dweeb, I know psychologists who work for cash only and they use the greater security they can afford confidential records as a selling point. I have NO idea about or control of what happens when an insurance company requests my records on a patient. Part of the contract of my providing services to those with insurance is that I will provide copies of the records at the request of the insurer.

Cash patients do not face that potential risk.

Trey

2:47 PM, May 18, 2010  
Blogger Stormbringer said...

My cash payment for my chiropractor is $35. For some reason, my insurance denies every visit. And that's fine, because my co-pay is $40.

6:19 PM, May 18, 2010  
Blogger Carteach0 said...

I once made a $5000 hospital bill disappear simply by demanding a detailed accounting of the bill. I told them I was there with my son every moment, and knew exactly what was done and used, and had notes. The hospital folded and canceled the bill.... they had simply guessed at how much they wanted.

5:52 AM, May 19, 2010  
Blogger jimbino said...

I had a Carteach0-similar experience with an emergency room billing for two friends (gallstone, kidneystone), each with a bill of about $1800.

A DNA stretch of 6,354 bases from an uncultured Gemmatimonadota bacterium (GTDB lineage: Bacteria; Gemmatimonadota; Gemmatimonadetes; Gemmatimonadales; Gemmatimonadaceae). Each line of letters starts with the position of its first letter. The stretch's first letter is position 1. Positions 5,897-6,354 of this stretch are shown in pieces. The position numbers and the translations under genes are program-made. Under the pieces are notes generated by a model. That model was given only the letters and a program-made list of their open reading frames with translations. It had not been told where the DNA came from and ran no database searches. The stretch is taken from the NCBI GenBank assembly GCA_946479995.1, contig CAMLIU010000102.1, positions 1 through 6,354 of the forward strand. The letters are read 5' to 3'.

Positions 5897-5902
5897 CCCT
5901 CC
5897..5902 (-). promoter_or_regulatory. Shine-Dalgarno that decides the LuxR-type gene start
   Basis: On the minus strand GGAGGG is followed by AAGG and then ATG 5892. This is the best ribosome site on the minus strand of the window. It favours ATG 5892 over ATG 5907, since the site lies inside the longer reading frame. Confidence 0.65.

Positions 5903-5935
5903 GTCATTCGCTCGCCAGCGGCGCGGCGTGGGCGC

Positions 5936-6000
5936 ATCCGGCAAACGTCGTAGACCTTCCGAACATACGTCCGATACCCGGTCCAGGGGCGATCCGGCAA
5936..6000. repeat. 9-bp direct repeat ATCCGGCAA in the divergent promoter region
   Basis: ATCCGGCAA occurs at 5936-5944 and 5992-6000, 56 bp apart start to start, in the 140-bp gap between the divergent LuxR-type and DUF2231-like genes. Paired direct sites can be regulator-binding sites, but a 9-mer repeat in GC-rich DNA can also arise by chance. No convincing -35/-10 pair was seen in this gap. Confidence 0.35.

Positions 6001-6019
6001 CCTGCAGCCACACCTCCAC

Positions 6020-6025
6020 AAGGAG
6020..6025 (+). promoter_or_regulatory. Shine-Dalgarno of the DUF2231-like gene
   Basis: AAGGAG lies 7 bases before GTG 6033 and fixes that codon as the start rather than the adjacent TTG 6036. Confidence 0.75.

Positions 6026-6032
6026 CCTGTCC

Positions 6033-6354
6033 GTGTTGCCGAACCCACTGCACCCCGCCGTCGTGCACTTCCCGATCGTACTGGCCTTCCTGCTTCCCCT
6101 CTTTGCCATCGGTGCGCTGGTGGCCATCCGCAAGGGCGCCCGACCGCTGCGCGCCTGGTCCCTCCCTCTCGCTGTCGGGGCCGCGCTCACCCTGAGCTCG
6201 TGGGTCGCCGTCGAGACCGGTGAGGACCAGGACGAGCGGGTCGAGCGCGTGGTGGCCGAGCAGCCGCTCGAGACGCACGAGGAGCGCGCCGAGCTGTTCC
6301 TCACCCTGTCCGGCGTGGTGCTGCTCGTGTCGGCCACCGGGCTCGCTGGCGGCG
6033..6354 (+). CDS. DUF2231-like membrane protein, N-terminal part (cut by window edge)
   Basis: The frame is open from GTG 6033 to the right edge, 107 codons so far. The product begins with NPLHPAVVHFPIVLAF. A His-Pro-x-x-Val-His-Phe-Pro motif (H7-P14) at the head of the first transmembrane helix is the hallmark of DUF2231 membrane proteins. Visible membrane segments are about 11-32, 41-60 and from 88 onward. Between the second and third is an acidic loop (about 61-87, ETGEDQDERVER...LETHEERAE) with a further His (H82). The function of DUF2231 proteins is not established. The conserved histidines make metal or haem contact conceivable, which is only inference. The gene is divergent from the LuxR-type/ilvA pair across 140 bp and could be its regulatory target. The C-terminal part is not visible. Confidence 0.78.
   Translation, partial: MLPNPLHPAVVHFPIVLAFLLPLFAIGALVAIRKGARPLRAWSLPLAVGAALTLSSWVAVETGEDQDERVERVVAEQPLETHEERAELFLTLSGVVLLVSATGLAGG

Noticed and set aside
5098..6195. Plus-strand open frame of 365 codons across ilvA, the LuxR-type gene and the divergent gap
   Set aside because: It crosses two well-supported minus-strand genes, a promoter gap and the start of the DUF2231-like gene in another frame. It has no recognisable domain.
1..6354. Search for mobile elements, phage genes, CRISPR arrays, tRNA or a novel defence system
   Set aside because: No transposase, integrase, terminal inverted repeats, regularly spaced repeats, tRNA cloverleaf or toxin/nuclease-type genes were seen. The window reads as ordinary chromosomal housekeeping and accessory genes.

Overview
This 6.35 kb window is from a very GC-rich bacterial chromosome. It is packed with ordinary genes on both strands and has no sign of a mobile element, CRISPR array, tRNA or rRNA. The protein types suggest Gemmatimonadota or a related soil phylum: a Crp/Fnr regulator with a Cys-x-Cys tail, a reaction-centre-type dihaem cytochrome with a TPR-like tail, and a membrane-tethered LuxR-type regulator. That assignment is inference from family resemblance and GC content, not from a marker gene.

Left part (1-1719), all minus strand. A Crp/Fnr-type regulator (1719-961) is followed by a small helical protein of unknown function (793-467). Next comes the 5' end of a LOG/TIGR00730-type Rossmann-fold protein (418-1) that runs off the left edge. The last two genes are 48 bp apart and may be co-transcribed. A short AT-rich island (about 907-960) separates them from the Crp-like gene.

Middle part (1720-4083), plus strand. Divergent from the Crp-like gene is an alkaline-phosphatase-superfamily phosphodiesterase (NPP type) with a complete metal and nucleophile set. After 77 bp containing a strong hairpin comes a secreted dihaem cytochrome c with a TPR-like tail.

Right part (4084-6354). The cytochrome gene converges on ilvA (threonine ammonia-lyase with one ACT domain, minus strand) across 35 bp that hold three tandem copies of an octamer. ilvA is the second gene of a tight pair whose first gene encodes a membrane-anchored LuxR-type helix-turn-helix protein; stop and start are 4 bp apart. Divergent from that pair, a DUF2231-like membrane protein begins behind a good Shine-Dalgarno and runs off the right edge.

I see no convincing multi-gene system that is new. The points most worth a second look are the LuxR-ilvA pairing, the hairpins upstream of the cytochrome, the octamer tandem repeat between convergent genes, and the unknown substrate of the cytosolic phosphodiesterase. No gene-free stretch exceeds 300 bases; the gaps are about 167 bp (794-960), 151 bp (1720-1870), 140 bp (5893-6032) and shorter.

Acting on their behalf, I researched Medicare allowances by CPT code for the treatments given. For this, I had to file a Freedom of Information Act request to the Texas agency dealing with Medicare.

Then I told the hospital that I would make payment contingent on their provision of the CPT codes for the procedures, same as insurance payers and Medicare/Medicaid require.

They ended up writing both charges off, since they wouldn't provide the codes, maybe for fear of revelation of their illegal discriminatory practices in a lawsuit.

Here in Brazil I went to the local clinic to get treatment for an infection I picked up in Texas. For no charge to me, I saw a doctor who prescribed cephalexin for me. I've been back 3 times, each time seeing the doctor and each time getting, right there at their pharmacy, 28 tabs of cephalexin. So far I have had four 2-minute consultations with the doc and about 120 tabs, which, Obama knows, would cost me a fortune in the USSA. (120 tabs of 500mg go for about $150 online).

I am a non-believer in insurance, including Medicare Part B for which I qualify, and will be a "medical tourist" in the future to the extent that I can, enjoying dental care, clinical care and, who knows, more serious, care in places like Mexico, Brazil, Argentina, Hungary, India, Czech Republic and Thailand.

12:44 PM, May 19, 2010  
Blogger Jeff Y said...

I love this idea.

10:32 AM, May 21, 2010  
Blogger dweeb said...

The reason I asked about the records is that my father in law owns a clinical laboratory, and if someone wants to come in and pay cash for a test to be performed, they can say their name is Donald Duck, and no one will ask them to verify it. I would expect a cash doctor's (or psychologist's) practice would be similar.

2:40 PM, May 21, 2010  
Blogger Prime Designer said...

I was just looking for a cash only General Practitioner in Denver, but I couldn't find one.

7:55 PM, May 21, 2010